Collectively, Linda and Wendy have offered almost 100 years of quality service to northern BC.  When asked about changes in the nutrition landscape, both of them reflected on how the field of nutrition has continued to grow.

Linda noted that there has been a growth in the interest in food and nutrition:

When I first started working as a dietitian, nutrition was not a frequent topic of discussion in the media. I don’t remember there being the prevalence of food fads, supplements, and diets being promoted. There wasn’t much interest in where our food comes from. Now there is so much more interest in all aspects of food.”

 Wendy agreed. She reflected that, throughout the years, there are cycles of food fads – the “miracle” food was once broccoli, then kale, cauliflower, and coconut, to name a few. In truth, there are no magic foods, rather the wisdom of variety and balance prevail.

Wendy also appreciates the ever-expanding variety of foods that can be enjoyed. She remembers when yogurt and granola were rare, found only in health food stores. Now, an increasing number of people enjoy diverse eating patterns that incorporate foods from a variety of cultures and those locally grown or produced. Wendy incorporates influences from Korea, China, and Thailand into her cooking, as a result of travel to these countries. However, she occasionally enjoys a traditional meal of roast beef, Yorkshire pudding, potatoes, and fresh greens from the garden, which is a meal from her youth. Although the foods we eat and our understanding of healthy eating has grown over time, the basic understanding that food means more than nutrients, is key. Food celebrates who we are and where we come from.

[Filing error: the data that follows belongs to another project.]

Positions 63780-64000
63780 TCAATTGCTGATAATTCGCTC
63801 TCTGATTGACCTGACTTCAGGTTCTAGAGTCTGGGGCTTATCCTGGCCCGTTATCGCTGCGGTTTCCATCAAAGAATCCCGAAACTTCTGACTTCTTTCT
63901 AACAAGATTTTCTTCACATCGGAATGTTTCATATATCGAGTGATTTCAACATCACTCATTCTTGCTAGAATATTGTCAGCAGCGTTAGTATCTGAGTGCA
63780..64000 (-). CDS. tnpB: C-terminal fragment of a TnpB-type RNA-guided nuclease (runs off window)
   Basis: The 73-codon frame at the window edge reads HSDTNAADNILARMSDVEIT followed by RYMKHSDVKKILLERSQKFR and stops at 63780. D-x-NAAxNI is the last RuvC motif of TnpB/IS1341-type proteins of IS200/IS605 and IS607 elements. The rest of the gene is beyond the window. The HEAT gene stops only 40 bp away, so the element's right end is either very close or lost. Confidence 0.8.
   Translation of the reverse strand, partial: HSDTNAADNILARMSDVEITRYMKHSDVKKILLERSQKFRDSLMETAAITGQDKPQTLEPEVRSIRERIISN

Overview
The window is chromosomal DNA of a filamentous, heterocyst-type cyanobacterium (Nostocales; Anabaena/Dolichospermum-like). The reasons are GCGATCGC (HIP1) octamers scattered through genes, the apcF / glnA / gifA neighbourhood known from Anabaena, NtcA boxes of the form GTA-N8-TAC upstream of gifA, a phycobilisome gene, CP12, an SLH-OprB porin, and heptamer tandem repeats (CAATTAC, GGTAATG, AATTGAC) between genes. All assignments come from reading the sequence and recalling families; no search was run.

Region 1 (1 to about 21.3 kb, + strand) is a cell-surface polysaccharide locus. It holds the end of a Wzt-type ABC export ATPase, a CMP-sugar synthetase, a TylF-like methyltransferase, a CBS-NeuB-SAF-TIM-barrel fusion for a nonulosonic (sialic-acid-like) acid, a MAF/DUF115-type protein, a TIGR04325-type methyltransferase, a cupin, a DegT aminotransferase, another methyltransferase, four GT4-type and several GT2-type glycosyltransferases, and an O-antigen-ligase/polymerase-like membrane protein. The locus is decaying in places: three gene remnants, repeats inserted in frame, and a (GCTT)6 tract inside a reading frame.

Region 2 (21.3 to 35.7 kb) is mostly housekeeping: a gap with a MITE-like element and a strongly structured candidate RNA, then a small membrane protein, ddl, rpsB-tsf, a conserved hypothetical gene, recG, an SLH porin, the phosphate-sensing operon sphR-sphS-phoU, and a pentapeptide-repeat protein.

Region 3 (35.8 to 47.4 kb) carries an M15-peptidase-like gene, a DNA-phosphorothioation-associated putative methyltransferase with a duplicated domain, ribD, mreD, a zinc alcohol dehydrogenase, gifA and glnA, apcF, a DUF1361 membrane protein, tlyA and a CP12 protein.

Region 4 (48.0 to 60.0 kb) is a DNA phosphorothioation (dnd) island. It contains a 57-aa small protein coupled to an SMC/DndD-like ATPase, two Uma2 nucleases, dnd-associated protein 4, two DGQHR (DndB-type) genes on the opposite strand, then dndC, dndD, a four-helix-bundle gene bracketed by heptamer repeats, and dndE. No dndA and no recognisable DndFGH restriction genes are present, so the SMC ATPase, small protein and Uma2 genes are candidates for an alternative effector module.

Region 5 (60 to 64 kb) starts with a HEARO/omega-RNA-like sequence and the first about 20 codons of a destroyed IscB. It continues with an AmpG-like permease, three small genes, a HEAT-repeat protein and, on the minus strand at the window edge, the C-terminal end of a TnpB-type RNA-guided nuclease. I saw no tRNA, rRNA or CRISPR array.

This year’s Dietitians Day, I’d like to honour the RDs that have come before me, those I work with now, and those who will come next. I feel honoured to share in the work that dietitians do. RDs have a strong scientific knowledge base, and promote person-centered health, not only through food and nutrition, but also through their passion, commitment, and advocacy for the health and wellness of the communities they serve.

Do you have a story about how a dietitian has made a difference for you?  If so, we’d love to hear about it. Happy Dietitians Day!

Flo Sheppard

About Flo Sheppard

Flo has worked in northern BC for over 20 years in a variety of roles. Currently, she is the Chief Population Health Dietitian and Team Lead for the Population Health Nutrition Team. She takes a realistic, supportive, and non-judgemental approach to healthy eating in recognition that there are many things that influence how we care for ourselves. In her spare time, you are likely to find Flo cooking, reading, volunteering, or enjoying the outdoors.

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2nd annual Dietitians Day pro tips!

Group photo

Northern Health dietitians from Haida Gwaii to Fort St. John gather together!

With Nutrition Month in full swing, it’s time to celebrate the people who bring credible, evidence-based nutrition information to the public: today is Dietitians Day!